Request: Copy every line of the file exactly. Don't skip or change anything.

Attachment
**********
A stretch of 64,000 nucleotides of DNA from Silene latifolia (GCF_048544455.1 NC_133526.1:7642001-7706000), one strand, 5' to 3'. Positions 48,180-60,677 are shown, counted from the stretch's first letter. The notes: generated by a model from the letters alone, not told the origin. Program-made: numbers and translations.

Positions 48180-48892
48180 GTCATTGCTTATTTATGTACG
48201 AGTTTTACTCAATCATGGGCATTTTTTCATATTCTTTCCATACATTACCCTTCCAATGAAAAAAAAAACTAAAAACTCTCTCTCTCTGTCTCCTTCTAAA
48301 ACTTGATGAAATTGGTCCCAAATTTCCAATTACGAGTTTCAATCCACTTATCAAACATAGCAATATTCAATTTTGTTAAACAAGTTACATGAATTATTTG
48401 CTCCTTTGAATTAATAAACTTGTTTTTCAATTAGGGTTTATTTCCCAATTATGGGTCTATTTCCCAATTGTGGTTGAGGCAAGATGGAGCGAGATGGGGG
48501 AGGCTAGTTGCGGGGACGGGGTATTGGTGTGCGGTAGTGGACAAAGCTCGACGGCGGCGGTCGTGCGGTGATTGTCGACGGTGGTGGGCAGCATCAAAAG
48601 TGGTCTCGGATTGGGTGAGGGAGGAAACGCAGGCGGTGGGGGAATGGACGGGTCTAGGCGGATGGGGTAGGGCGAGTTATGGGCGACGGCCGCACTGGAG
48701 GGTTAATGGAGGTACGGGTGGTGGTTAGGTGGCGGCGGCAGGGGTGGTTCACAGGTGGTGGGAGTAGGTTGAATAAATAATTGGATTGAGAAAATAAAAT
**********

A stretch of 64,000 nucleotides of DNA from Silene latifolia (GCF_048544455.1 NC_133526.1:7642001-7706000), one strand, 5' to 3'. Positions 48,180-60,677 are shown, counted from the stretch's first letter. The notes: generated by a model from the letters alone, not told the origin. Program-made: numbers and translations.

Positions 48180-48892
48180 GTCATTGCTTATTTATGTACG
48201 AGTTTTACTCAATCATGGGCATTTTTTCATATTCTTTCCATACATTACCCTTCCAATGAAAAAAAAAACTAAAAACTCTCTCTCTCTGTCTCCTTCTAAA
48301 ACTTGATGAAATTGGTCCCAAATTTCCAATTACGAGTTTCAATCCACTTATCAAACATAGCAATATTCAATTTTGTTAAACAAGTTACATGAATTATTTG
48401 CTCCTTTGAATTAATAAACTTGTTTTTCAATTAGGGTTTATTTCCCAATTATGGGTCTATTTCCCAATTGTGGTTGAGGCAAGATGGAGCGAGATGGGGG
48501 AGGCTAGTTGCGGGGACGGGGTATTGGTGTGCGGTAGTGGACAAAGCTCGACGGCGGCGGTCGTGCGGTGATTGTCGACGGTGGTGGGCAGCATCAAAAG
48601 TGGTCTCGGATTGGGTGAGGGAGGAAACGCAGGCGGTGGGGGAATGGACGGGTCTAGGCGGATGGGGTAGGGCGAGTTATGGGCGACGGCCGCACTGGAG
48701 GGTTAATGGAGGTACGGGTGGTGGTTAGGTGGCGGCGGCAGGGGTGGTTCACAGGTGGTGGGAGTAGGTTGAATAAATAATTGGATTGAGAAAATAAAAT